Soil amendment is a key ingredient for a successful rose garden. Organic matter improves the quality of the soil and helps the roses to absorb the essential elements and micro-nutrients, which are present in the soil. It is a good idea to have a soil test done to establish the conditions of your beds. In Texas, your local Agriculture Extension Office can assist you with how to collect soil samples and the procedure for having the test performed. Good drainage is also essential to rose health. If you have clay or slow draining soil, a product such as expanded shale should be added to help drainage.
When planting, dig the hole twice as wide and twice as deep as the container. Plant roses the same depth in the soil as they were in the container, except in Northern climates where planting roses below existing soil is recommended for winter protection. Mix the soil you remove from the planting hole 50/50 with well-aged organic matter (i.e. humus, cotton burr compost) and fill the hole back in with the mixture.
Mulch: Top-dress the soil with any remaining compost and mulch well. Three inches of mulch (i.e. cypress, cedar, pine bark, pine straw) is recommended. This will allow for good drainage, aid in water conservation, and help keep weeds out.
How much water do my roses need?
Water the newly planted roses well. Afterwards, water deeply at least once per week. Roses like adequate moisture, but they do not like "wet feet". It is best to water roses near the drip line at soil level. Try to keep water off the foliage. If you must water on the foliage, do it early in the morning so the sun can dry the leaves. Once your roses are established, water them at least once per week, (during the summer heat, twice per week). This will encourage deeper root systems than light, frequent watering.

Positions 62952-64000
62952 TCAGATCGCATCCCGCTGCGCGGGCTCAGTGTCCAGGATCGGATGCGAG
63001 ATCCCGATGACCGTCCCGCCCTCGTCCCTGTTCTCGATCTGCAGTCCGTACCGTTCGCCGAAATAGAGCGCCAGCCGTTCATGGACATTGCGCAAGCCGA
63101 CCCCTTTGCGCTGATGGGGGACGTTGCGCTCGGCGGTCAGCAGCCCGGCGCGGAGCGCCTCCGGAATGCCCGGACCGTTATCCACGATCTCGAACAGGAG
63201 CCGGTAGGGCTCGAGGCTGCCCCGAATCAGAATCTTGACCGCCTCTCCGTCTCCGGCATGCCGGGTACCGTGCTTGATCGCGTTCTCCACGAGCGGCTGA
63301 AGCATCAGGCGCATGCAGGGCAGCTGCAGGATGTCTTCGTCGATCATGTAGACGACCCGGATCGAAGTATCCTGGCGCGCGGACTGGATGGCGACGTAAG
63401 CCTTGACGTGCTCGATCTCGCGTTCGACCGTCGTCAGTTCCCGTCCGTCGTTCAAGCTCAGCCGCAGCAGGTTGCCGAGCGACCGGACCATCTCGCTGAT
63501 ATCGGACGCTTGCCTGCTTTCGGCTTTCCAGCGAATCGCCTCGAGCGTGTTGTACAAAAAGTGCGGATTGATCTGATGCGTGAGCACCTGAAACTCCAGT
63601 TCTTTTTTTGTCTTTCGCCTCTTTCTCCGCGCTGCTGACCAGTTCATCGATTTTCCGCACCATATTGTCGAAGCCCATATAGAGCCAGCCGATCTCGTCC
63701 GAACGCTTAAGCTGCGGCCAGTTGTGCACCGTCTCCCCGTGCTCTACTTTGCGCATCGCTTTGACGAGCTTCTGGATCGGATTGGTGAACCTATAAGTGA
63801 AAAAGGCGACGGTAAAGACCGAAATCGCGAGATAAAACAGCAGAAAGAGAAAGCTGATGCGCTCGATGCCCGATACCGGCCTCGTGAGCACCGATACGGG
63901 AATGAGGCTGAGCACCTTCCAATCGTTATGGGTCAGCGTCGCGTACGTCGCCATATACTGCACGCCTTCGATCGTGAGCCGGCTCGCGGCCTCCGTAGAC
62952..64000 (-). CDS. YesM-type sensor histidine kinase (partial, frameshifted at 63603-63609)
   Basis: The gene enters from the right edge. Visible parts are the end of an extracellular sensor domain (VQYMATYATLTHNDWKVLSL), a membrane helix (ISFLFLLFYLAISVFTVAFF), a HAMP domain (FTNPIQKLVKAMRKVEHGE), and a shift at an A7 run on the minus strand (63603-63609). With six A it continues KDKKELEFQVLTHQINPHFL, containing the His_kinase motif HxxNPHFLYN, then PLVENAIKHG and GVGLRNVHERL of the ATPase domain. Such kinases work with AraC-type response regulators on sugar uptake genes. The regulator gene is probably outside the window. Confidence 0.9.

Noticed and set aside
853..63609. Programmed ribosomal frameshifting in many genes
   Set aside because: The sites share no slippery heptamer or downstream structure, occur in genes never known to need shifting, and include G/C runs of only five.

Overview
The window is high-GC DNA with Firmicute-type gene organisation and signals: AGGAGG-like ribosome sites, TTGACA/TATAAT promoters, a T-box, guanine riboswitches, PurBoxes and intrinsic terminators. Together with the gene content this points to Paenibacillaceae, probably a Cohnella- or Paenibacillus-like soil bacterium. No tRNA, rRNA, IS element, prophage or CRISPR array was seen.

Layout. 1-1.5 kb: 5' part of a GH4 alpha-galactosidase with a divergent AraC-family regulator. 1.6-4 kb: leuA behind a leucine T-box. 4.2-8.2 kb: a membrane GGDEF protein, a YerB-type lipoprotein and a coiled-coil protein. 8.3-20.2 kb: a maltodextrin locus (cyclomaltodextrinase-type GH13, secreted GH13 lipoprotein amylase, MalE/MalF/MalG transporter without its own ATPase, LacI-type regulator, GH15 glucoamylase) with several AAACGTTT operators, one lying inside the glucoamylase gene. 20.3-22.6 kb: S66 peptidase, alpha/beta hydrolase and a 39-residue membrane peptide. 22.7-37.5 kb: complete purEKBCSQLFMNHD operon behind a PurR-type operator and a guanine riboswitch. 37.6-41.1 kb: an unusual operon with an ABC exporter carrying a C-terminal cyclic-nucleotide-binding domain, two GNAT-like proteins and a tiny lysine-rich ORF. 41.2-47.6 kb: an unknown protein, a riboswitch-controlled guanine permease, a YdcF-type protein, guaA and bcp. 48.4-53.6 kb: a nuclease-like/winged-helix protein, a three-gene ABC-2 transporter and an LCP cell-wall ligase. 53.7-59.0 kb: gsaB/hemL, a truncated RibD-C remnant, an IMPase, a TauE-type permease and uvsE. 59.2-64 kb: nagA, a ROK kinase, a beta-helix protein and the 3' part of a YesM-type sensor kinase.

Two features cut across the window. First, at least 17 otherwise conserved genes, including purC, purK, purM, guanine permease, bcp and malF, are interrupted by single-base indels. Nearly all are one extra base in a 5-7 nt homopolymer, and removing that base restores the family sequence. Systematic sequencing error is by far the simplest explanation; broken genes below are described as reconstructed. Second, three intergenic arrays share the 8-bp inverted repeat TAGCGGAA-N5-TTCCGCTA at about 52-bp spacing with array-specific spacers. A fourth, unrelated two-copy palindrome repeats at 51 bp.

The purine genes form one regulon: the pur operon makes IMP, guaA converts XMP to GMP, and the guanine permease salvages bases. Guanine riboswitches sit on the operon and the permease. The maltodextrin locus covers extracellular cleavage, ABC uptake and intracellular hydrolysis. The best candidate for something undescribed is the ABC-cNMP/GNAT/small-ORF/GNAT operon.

Do I need to use fertilizer on my roses?
Always read the label before fertilizing or using any chemicals, and follow the directions.
Roses thrive on light, regular feedings. At planting time, a slow release fertilizer high in nitrogen is recommended. After new growth appears on the roses, a water-soluble fertilizer can be used every two to three weeks. Always read the label before fertilizing and follow the directions carefully. Once your roses are established in the landscape, wait until after the first spring bloom to begin a regular fertilizing schedule.
DO NOT FERTILIZE HEAT STRESSED OR WATER STRESSED PLANTS!
Fertilizing water stressed plants in the extreme heat causes "leaf burn and bud burn" Temperatures of 70 - 80 degrees are optimum for fertilizing, as nutrients are then most available to the plants. Avoid heavy winter fertilization. Promoting new growth during cold weather will make roses more susceptible to freeze damage.
Do Roses get diseases?
It may be necessary to spray your roses with a fungicide to control some diseases (i.e. black spot, powdery mildew) that roses sometimes get. While some roses are much hardier than others, they are not completely immune to pests. Systemic fungicides are absorbed through the leaves and cannot be washed off. Therefore, these are more effective for lasting control. Before spraying or making any chemical application. Read the label and follow all label directions.
Are roses affected by insects?
The main insect pests of roses are aphids and thrips. Aphids gather on the new foliage and the tips of the flower buds. Thrips hide deep within the center of the bloom petals. When insects first appear, organic solutions often resolve the problem. If necessary, stronger insecticides are available. Read the label and follow all label directions as required.
NEVER APPLY CHEMICALS TO WATER STRESSED OR HEAT STRESSED PLANTS.
Spider Mite Control: Spider mites infest the undersides of the leaves. They are not easily seen but can be identified by the discoloring damage (speckling) done to the leaves and the light, silky webbing on infested plants. The best organic treatment is to pressure wash with water in the morning for three consecutive days. Insecticidal oils or soaps are also effective without harming most beneficial insects. For chemical control, use a product labeled for spider mite control. Read the label and follow directions before any chemical application.